Friday, November 11, 2011

Man Up!

Upsidedown 1
Photo by Dariuszka on Flickr

give you Columnist Ed, on one of his all-too-frequent rants.  Apparently, he's under the mis-impression that the standard in Spanish Football this season is still being set by a certain side from Catalonia.  Before I point out to him that the most dangerous squad in La Liga this season hails from the Spanish Capital -- a side which has come fully into its own in this, the Special One's second season in Madrid -- I'll let Ed offer you an entertaining side show of sorts:

First off, if your not reading, there's something wrong with you.  Seriously.  Don't even look at me if that's the case.  Turn away.  I can't take the sight of you.

Okay, with that behind us, let us speak of the darkness growing in the South, and by that I mean Barcelona.  How are we in the EPL to deal with their dominance?  Is it personnel or tactics?  I think it's both, but let's look today at tactics.

In his latest review of the Barca v. Athletic Bilbao (unedr the tutelage of Coach Marco Bielsa) match, Zonal spoke of how Bilbao was able to achieve a draw against the powerhouse by playing man defense rather than the zone.  This is along the lines of what I've believed has been worth a try for some time. 

The traditional defense In football is, of course, the "zonal marking" we see time and time again.  Getting eight or nine players behind the ball in two straight lines.  Tweaks occur by tightening in the middle or on the outside against certain players.  To be short and clear, this defense is widely used because it is very effective.

However, the Barca method is the counter to the zonal mark.  It takes advantage of the "zone" in the zonal mark by taking what the zone allows -- quick one touch passes horizontally or backwards are almost always open. Then Barca rests in possession, only to let fly their energy to reclaim the ball on those few occasions when they lose it.  Offensively, they also have trained to take advantage of the smaller cracks in the zone at the condensed top of the box, almost always with a few quick one-twos.  It's amazing to me how many times defenses get caught ball-watching as Iniesta passes to Messi and then takes two steps forward and receives the pass back from Messi, his marker dusted and still looking at Messi's feet where the ball once was.  Oops!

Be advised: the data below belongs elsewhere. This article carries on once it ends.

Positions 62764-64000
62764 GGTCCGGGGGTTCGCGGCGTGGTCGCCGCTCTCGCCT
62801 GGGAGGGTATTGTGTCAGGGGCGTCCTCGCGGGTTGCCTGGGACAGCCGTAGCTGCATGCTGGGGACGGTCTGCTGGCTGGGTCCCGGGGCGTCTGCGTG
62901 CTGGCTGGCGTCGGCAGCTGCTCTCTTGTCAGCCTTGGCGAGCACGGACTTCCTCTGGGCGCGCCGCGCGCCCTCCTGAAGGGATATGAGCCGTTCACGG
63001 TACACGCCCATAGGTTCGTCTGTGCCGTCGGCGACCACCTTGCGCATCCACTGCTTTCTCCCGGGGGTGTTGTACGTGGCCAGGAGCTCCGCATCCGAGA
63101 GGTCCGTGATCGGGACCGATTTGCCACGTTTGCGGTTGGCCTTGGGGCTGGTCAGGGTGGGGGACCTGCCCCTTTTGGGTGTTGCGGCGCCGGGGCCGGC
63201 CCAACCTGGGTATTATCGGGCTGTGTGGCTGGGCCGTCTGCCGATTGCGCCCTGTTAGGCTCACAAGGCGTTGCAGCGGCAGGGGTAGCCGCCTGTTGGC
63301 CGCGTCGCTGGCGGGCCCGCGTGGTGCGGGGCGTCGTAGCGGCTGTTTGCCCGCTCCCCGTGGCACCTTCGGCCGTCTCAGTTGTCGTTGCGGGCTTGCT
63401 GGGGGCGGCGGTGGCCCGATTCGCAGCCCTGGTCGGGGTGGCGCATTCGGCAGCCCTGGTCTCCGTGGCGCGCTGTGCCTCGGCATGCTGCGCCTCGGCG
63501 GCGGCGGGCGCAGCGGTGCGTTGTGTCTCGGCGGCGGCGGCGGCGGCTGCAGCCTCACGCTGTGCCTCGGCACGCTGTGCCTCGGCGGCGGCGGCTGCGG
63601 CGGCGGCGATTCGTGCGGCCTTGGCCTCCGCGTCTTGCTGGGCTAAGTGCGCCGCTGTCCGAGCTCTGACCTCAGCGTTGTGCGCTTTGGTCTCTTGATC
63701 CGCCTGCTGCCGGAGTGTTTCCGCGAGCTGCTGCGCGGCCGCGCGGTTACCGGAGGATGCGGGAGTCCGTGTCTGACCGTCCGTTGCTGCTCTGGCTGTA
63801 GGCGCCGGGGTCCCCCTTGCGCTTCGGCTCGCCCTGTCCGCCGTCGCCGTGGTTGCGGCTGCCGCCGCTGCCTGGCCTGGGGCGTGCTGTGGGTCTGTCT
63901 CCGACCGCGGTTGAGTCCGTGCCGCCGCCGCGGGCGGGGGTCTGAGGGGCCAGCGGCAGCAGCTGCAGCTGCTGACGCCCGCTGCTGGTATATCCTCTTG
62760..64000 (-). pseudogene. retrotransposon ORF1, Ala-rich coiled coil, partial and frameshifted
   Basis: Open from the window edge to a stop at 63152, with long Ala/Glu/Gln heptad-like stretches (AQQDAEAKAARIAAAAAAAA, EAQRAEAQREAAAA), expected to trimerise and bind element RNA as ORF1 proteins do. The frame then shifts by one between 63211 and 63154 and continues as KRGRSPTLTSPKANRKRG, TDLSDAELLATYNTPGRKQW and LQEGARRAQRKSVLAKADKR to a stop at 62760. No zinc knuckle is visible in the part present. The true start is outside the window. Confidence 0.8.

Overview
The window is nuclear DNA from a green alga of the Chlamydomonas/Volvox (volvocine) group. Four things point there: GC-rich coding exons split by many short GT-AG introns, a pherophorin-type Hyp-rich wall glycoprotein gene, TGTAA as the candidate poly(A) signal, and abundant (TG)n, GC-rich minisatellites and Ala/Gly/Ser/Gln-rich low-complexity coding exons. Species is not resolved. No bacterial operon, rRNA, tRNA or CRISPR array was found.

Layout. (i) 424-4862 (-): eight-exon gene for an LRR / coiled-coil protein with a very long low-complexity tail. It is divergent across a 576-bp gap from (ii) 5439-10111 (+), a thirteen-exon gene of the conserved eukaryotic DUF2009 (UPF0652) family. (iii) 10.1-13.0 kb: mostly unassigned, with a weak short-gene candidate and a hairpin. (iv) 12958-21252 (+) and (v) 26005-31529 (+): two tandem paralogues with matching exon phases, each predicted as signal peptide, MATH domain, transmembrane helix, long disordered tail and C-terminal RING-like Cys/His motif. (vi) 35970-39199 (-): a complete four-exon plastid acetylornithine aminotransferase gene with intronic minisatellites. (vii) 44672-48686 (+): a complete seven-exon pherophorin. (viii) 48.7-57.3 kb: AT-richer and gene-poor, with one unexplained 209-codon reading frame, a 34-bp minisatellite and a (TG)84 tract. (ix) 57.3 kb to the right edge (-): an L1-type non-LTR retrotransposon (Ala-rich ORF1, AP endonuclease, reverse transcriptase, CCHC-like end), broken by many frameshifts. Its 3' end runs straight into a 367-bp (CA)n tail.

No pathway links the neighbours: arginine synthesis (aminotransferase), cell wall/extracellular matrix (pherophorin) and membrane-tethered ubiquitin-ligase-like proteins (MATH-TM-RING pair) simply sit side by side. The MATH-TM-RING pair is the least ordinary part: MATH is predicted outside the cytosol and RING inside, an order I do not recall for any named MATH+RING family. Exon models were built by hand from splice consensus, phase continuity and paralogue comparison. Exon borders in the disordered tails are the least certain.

Anyhow, the point is that Barca have perfected a system for use against the zonal mark.  Which is why I think changing a defense to more man coverage could be effective, and apparently was used to great effect by the Basques.  Put a body on Xavi and Iniesta.  Beat them up when they get possession.  Follow them around the pitch.  Deny them the possession they love.  I suspect these two players, as well as many others on Barca, are not much faster than the top players at other top teams and yet are much smaller -- sheer athleticism should win the day, meaning big and fast is always tough to beat.

I find watching Barca mesmerizing, but I remain surprised that all of these high priced coaches do the same thing against Barca no matter how many times they fail.  While comparisons of soccer to American football are often obtuse, I think running the same defense against Barca would be like an NFL team using the same system every week against every team -- a tactic that would be disastrous in that league.

Try something new, guys.  Go man to man.  What do you have to lose, really?  Man up!  I'm talking to you, United.

This is farlieonfootie for November 11.

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